[rabbitmq-discuss] RabbitMQ and a two-site deployment connected via WAN.

Daniel Pittman daniel at rimspace.net
Tue May 4 14:11:38 BST 2010

Simon MacMullen <simon at rabbitmq.com> writes:
> On 04/05/10 11:29, Daniel Pittman <daniel at rimspace.net> said:
>> G'day.
>> I am looking at deploying RabbitMQ to provide messaging services inside, and
>> between, our two sites using both the AMQP and STOMP interfaces.
>> As far as I can tell we have two choices for deploying this:
>> 1. Use an Erlang cluster over the WAN, as a single instance of RabbitMQ
>> 2. Use the 'shovel' extension to push messages between two distinct RabbitMQ
>>     clusters, one at each site.
>> The only real discussion I can find about this is from 35 weeks ago, where the
>> comment was that using shovel might better handle a situation where the WAN
>> was down, but that it was not production ready.
> As an aside, Matthew now tells me that the shovel is "production ready", 
> although at the moment it still requires compiling the broker, Erlang 
> client and shovel from source.

At least help from another user here, and a bunch of struggling, got me as far
as building rabbitmq-stomp from source to a Debian package, so building those
wouldn't be too terrible, if needs be.

I figured in most of a year things might have moved on; is it still likely
that shovel will avoid losing messages across a WAN split where Erlang
clustering would lose them?

>> My impression is that, generally speaking, we are likely to be best served by
>> using an Erlang cluster over the network: the WAN is fairly reliable, and will
>> soon have two redundant paths, further reducing the risk of a split cluster.


>> Erlang and/or RabbitMQ will ensure that only one copy of a message
>> traverses the WAN, even if there are multiple recipients at the remote
>> site.
> Not in 1.7.2. Versions of this optimisation existed in previous versions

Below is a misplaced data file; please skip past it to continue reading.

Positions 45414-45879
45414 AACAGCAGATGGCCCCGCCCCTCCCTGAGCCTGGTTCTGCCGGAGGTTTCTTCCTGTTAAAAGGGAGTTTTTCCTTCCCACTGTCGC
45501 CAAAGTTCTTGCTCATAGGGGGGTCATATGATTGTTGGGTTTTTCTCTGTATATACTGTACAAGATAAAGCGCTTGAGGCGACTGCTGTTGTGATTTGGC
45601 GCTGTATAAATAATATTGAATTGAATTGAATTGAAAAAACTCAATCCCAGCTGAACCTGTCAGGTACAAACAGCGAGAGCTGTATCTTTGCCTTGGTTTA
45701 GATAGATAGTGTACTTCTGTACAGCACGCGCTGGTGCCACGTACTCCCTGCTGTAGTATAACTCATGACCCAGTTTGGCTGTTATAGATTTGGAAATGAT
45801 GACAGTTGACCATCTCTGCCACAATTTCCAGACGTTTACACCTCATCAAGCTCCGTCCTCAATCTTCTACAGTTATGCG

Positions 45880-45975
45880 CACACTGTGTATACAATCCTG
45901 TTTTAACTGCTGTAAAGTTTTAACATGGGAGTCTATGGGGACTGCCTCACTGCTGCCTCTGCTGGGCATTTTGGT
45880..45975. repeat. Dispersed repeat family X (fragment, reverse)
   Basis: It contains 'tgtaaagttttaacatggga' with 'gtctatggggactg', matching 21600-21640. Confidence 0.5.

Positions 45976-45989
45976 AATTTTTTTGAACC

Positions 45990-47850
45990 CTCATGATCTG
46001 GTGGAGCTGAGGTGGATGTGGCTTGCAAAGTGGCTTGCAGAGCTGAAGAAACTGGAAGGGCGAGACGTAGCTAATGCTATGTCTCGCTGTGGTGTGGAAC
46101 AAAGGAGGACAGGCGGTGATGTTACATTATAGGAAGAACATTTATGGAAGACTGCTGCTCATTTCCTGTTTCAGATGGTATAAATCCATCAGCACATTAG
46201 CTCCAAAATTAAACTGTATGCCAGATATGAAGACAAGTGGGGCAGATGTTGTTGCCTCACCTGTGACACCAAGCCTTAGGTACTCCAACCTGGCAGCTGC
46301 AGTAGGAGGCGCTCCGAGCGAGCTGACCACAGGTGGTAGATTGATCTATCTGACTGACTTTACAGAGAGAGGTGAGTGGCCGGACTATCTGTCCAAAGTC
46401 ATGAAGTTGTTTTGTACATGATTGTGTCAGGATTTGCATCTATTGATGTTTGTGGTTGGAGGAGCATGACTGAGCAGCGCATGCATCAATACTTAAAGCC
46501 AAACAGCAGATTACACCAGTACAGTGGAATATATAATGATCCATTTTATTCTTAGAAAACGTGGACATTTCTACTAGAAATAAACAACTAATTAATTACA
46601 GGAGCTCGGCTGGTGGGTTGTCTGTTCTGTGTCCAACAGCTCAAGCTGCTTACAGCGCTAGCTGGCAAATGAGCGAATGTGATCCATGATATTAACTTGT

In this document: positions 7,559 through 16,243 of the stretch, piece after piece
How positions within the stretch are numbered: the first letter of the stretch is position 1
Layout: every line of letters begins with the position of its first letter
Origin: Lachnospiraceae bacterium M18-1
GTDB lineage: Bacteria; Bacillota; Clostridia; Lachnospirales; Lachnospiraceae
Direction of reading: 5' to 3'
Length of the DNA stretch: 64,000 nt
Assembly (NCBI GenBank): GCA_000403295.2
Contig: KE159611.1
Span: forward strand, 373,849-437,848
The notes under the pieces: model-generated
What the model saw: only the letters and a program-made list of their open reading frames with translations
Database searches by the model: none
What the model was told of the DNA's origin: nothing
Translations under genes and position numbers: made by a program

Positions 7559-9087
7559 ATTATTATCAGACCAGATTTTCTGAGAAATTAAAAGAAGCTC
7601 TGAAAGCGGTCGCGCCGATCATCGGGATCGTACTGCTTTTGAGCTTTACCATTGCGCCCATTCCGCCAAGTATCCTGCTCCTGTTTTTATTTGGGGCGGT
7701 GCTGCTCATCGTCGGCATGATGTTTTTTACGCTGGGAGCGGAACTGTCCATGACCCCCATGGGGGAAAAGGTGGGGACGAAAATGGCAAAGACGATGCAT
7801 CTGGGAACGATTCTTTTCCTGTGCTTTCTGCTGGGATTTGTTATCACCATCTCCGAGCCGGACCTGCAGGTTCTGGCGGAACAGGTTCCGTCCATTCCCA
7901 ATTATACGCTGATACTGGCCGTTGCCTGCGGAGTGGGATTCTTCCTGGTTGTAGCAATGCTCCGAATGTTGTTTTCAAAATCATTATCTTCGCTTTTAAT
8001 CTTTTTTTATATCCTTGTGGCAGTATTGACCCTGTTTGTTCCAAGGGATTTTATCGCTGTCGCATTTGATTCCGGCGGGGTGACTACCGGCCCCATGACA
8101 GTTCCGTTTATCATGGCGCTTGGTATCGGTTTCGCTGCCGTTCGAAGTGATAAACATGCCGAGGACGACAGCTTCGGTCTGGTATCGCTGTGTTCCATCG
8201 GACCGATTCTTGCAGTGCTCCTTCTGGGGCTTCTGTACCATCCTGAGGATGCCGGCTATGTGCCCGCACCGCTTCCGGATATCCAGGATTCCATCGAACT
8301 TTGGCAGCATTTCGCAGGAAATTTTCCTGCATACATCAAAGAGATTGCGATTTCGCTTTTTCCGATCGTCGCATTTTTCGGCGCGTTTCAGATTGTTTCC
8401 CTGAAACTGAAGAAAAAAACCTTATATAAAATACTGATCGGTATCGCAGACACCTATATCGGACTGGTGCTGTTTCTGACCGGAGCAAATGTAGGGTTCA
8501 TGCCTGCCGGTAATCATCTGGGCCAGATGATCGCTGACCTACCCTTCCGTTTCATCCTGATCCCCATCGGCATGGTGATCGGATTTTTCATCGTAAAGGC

> of RabbitMQ, but have since been disabled since they broke some ordering
> guarantees.

OK.  Given I do value stability and correctness over performance, in 1.7.2 is
this going to be one copy per subscriber on the remote node over the WAN?

> There's a new, correct, version of this optimisation on branch bug19844 
> in Mercurial (so, err, requiring you to compile from source again). It's 
> in a fairly reasonable state and hopefully should get merged into the 
> default branch soon and thus find its way into the next release. You are 
> very welcome, and indeed encouraged, to test it out before that happens.

Depending, I might well do so — but given we are testing the message queue
system, we are very unlikely to actually find problems with this.


>> Further, is there anything useful that I can read about Erlang and RabbitMQ
>> WAN clustering?  My research, to date, has not given me much to learn from,
>> which makes me wonder what hidden complexity I might be risking...
> I assume you've seen the clustering guide:
> http://www.rabbitmq.com/clustering.html

Yup.  Very useful, and a good guide.  I felt quite comfortable that it covered
pretty much everything RabbitMQ-specific I needed to know about clustering.

> (but that's pretty basic, I admit), and the Distributed Erlang manpage:
> http://www.erlang.org/doc/reference_manual/distributed.html
> (or at least the section on security).

Yup.  Again, useful, though I need to invest a little more time in
understanding how best to set and share the cookie if I do go down this path.

What I am missing is not so much a reference or admin guide, but a practical
implementation FAQ:

I want to understand better what, for example, high latency or low bandwidth
links mean in the context of a WAN Erlang cluster: if latency gets high
enough, do messages time-out and get retried?  Is this congestion-controlled?

When the Erlang messages start to back up, do they take down the cluster?

I *think* the answer is that Erlang is good about this, and time-out control
is application specific, but there doesn't seem to be a good guide to what
there is that I *should* be worrying about.

> Yes, we could probably do with more documentation...

The RabbitMQ documentation is actually pretty darn good, as far as I am
concerned; a large part of why your implementation was the one I chose to
trial was that it was easy to understand from what you have written.

Now, the Erlang platform, that could do with a guidebook in addition to the
reference manual. :)

✣ Daniel Pittman            ✉ daniel at rimspace.net            ☎ +61 401 155 707
               ♽ made with 100 percent post-consumer electrons

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